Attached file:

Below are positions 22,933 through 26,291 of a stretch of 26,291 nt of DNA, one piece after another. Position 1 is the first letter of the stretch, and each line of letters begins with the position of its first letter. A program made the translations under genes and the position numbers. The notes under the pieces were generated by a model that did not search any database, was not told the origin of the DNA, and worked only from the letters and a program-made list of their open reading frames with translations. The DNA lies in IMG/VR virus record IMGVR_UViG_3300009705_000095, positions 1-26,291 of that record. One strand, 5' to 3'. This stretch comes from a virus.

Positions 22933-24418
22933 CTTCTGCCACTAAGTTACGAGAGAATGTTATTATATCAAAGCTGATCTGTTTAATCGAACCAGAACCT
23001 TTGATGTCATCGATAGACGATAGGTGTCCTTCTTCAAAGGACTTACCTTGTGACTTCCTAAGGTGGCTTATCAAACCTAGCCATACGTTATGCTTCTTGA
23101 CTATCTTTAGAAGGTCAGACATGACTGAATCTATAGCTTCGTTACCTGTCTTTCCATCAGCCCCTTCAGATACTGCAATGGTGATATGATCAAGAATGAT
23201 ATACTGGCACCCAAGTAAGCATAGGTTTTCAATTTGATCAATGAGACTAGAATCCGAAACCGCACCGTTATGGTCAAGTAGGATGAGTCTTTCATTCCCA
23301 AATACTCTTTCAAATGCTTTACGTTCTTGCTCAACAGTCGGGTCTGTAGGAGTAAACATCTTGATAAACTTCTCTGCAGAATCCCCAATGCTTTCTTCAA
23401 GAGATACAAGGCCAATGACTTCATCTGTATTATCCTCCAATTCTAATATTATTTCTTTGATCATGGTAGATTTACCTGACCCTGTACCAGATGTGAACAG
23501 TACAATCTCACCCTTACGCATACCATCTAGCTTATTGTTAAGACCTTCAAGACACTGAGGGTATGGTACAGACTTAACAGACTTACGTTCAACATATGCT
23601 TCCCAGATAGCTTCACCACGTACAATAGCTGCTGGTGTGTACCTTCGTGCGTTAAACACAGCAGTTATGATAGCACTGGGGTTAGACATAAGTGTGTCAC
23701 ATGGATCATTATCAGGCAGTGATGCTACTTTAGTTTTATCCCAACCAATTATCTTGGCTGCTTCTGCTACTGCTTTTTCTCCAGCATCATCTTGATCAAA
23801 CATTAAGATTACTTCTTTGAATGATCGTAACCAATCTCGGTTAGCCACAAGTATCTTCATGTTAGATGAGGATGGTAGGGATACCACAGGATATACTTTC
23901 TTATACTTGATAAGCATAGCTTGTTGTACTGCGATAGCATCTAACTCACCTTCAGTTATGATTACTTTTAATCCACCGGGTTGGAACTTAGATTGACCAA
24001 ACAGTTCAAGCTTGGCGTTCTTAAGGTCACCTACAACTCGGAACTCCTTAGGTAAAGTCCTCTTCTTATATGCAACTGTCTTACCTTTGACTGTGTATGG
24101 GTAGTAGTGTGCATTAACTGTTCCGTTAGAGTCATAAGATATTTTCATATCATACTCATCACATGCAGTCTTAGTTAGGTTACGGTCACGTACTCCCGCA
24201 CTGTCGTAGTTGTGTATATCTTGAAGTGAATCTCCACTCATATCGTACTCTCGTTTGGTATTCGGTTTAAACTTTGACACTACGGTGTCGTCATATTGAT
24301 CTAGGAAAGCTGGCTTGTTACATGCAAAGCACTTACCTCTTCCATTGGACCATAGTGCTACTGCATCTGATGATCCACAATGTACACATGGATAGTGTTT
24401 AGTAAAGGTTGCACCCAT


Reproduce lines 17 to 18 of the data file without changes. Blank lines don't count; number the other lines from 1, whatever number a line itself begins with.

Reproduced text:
24301 CTAGGAAAGCTGGCTTGTTACATGCAAAGCACTTACCTCTTCCATTGGACCATAGTGCTACTGCATCTGATGATCCACAATGTACACATGGATAGTGTTT
24401 AGTAAAGGTTGCACCCAT